According to a study conducted by NASA, a strong hurricane can contain as much power as 10,000 nuclear bombs during its lifespan. Judging by the lack of attendance at Gulfport’s Hurricane Seminar May 27, residents may need a refresher on just how serious our storms can be.
Beginning June 1 and extending through November 30, this hurricane season is predicted to be an active one. During the May 27 virtual presentation at 6 p.m. at the Catherine Hickman Theater, Meteorologist Daniel Noah said between 13 and 20 named storms are expected in 2021. Of those, between six and 10 are predicted to be hurricanes, and three to five are slated to be major hurricanes.
The barrier islands of the Tampa Bay area and Southwest Florida top the list as some of the most difficult locations to evacuate during a hurricane.
But when you get off the island, where do you go?
Noah suggests if you are going to evacuate, stay in a safe place closer to home, like a local shelter, rather than taking a long road trip to avoid being stuck in a car when the storm hits.
Noah also stressed that preparing for the aftermath of a hurricane is as important as preparing for the storm itself.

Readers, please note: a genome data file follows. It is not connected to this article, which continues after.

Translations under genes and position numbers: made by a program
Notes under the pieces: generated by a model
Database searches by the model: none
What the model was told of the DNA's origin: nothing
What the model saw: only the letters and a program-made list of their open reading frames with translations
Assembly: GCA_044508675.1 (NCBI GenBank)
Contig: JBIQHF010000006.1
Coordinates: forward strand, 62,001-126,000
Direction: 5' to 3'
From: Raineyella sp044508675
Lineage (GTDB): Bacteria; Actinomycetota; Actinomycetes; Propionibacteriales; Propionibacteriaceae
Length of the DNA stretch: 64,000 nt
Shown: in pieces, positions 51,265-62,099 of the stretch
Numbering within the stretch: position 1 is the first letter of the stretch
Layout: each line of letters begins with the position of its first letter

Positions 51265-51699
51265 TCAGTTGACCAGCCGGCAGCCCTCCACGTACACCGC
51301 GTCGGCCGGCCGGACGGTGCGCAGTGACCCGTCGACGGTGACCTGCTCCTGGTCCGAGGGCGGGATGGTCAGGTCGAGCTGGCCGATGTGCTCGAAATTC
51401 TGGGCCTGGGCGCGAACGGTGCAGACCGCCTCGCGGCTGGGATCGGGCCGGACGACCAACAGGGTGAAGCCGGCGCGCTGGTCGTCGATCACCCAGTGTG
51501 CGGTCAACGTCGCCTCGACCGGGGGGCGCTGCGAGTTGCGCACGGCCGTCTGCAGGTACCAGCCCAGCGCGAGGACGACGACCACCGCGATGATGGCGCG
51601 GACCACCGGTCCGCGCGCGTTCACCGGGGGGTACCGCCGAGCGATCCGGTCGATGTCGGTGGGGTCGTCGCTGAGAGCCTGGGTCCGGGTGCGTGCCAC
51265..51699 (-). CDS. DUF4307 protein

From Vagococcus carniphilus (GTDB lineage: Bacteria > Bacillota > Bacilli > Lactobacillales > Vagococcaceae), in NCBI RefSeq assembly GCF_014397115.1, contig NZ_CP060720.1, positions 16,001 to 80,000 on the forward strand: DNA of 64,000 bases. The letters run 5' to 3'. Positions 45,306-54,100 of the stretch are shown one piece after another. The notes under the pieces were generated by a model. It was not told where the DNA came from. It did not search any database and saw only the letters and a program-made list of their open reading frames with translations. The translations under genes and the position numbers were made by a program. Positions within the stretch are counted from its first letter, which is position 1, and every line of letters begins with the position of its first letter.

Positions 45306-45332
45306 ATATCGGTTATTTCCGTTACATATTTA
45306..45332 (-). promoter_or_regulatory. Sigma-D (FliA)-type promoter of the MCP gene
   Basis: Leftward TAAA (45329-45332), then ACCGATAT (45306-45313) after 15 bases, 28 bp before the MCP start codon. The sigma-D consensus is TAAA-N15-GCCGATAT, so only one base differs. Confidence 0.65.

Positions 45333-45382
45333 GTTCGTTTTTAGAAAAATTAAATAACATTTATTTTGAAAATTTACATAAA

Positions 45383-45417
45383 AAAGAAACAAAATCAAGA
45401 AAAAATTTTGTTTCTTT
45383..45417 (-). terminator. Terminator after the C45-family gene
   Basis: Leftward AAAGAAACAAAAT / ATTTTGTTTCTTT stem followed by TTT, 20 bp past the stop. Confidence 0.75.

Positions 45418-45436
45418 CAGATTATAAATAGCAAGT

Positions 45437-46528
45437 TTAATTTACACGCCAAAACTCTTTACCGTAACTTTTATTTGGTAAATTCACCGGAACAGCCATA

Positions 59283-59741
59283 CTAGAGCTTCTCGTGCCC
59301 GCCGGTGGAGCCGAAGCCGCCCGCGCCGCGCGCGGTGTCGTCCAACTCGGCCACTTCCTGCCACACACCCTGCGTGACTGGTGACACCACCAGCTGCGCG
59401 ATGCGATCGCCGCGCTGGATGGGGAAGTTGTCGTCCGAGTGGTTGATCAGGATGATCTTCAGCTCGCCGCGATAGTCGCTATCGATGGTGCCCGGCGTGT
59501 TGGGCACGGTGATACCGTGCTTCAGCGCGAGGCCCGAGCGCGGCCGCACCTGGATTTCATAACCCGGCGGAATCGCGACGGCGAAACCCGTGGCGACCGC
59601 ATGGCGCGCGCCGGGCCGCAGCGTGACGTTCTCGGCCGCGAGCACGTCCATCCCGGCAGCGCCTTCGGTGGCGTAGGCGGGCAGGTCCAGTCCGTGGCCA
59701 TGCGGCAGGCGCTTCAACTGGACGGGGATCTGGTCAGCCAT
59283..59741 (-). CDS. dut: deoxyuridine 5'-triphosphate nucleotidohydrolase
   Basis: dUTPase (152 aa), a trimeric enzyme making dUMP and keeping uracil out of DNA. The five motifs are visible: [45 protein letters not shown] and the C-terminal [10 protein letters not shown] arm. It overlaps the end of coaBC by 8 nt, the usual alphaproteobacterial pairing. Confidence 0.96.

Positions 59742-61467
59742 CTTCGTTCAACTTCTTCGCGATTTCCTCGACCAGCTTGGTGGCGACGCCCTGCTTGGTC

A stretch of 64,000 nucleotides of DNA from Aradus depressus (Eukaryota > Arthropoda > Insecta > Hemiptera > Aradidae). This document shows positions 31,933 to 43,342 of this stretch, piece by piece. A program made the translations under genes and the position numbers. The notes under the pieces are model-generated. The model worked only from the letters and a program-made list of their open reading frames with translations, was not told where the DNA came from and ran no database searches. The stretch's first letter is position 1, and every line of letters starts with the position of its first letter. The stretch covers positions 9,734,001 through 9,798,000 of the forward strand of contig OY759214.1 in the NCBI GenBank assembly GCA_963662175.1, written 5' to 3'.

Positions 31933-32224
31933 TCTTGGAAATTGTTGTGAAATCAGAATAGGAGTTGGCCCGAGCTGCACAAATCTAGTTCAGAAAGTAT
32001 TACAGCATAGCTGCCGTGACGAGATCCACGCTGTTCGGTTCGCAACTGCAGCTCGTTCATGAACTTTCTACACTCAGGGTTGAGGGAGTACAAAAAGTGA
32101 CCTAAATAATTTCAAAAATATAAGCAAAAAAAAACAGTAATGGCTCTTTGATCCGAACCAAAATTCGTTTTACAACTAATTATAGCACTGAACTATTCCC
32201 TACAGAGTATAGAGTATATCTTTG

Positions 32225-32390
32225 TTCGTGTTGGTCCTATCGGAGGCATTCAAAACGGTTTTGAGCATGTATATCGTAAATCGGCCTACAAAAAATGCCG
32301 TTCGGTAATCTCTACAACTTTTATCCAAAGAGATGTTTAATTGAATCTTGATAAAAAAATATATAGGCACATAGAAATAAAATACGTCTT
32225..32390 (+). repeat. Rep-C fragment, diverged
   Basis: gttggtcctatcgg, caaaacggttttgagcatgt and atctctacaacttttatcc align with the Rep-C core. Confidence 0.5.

“Avoid floods at all costs,” Noah said, noting that floods – even after a storm has passed – are the second leading cause of death in a storm. But beyond personal safety, residents should also prepare for flooding by talking to their insurance providers now about the extent of their home’s coverage.
This is also the time to stock up on all of your hurricane supplies, said Noah, which the State of Florida helps make a little easier with the disaster prep sales tax holiday through June 6. For more information on qualified items, and a full list of what to have for your hurricane prep, visit floridadisaster.org/planprepare.
Find county-specific information and detailed resources for all things hurricane at pinellascounty.org/emergency. Download the county’s Hurricane Preparedness Guide there, or find a hard copy at any public library or local city hall.